Americans do it every day, and a significant portion of our water and energy costs are spent on it: showering. The more people you have living in your home, the more it is going to cost. Water is an important resource, as is electricity, and the combination of using them to create hot water for a shower. Now, being clean is good, but aiming toward a cleaner earth is also good. So take a minute to consider these ways which might help you to run a more efficient bathroom. This will save the earth and also save you some money at the same time!
Sure, we have probably all begun taking shorter showers in order to conserve water as well as the energy required to heat the water. However, have you considered that the water coming off of your body and going down the drain might actually contain a usable resource? That’s right. It’s still hot! While the new water coming into the shower is cold water that had to be heated up. Eco Drain was created by a Canadian company and is made up of heat exchangers which help to reclaim the heat that is literally going down the drain. These heat exchange channels use the heat from the water headed down into the sewer to heat new, cold water, so that it can go up into the shower and be used. The company claims that it can save from 20% up to 70% of the use of the hot water heater. These can be installed horizontally for convenience and cost under $500. It’s a giant cycle that may create lower energy bills and save the earth, just one little shower at a time.
The United States Environmental Protection Agency has made an effort to label shower heads with the Water Sense label in order to promote them as water-efficient. Retrofitting a shower head is a fairly simple procedure and a rather affordable way to start saving money. While traditional shower-heads use around 2 ½ gallons of water per minute, water-savers drop it down to 2.0 gallons per minute. That may not seem like a lot. But in a four person household, that is almost 3,000 gallons of water saved per year! Of course, there are also Water Sense labels on other products such as toilets, faucets, and accessories which will save water.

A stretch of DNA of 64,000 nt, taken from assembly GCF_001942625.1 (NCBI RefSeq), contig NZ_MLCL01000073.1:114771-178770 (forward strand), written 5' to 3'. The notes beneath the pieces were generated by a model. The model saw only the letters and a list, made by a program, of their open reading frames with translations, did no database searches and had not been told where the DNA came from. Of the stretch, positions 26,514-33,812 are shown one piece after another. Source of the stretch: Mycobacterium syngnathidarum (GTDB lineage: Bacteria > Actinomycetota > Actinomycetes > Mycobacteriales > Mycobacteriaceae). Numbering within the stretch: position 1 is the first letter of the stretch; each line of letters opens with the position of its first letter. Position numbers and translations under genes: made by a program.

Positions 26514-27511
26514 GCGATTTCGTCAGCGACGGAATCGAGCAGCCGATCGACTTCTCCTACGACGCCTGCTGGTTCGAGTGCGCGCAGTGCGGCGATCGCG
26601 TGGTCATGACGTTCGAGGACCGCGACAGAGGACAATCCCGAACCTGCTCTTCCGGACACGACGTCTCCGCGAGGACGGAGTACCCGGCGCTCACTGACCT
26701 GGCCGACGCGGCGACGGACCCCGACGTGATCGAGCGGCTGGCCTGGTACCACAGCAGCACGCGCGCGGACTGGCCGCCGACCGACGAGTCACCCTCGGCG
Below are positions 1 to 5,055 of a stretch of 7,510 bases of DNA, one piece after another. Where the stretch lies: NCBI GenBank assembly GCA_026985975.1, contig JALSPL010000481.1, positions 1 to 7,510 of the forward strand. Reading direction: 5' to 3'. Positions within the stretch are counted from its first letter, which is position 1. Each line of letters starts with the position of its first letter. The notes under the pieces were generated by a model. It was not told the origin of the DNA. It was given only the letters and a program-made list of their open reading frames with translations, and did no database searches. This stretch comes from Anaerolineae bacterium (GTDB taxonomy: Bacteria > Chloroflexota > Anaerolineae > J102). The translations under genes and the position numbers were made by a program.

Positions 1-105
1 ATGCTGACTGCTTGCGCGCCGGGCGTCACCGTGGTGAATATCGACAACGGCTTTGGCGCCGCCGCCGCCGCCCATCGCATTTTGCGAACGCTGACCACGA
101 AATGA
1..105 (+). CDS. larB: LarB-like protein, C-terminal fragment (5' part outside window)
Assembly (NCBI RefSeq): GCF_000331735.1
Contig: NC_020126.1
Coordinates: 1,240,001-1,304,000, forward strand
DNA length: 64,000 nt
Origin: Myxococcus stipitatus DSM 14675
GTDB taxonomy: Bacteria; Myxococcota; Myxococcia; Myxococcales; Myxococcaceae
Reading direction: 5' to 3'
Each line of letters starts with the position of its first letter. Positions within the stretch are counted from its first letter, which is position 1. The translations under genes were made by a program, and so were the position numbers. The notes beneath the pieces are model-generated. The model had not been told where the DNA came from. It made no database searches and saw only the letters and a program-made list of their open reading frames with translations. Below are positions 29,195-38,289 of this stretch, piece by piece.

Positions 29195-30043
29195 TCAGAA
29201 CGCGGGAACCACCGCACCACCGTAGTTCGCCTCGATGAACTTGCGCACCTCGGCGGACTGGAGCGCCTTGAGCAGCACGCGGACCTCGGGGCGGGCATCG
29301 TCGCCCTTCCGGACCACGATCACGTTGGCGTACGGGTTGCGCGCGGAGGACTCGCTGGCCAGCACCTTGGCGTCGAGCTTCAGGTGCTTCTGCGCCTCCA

Though not quite on the market yet (it is in final prototype stages), the patent pending Aqualim was created by an Australian with two teenaged daughters. Better than just a timer set for the shower (which, incidentally, might be hard to hear) the Aqualim gives each person a set amount of water which can be sued for the shower—fast or slow. This is typically measured out at about 11 gallons of water and the flow is put back to a dribble. You may choose to finish your shower, of course, but the energy conscious family will be reminded that it is time to be finished and will surely be responsible.
Look for these and other ways to save money with something you do every day—showering.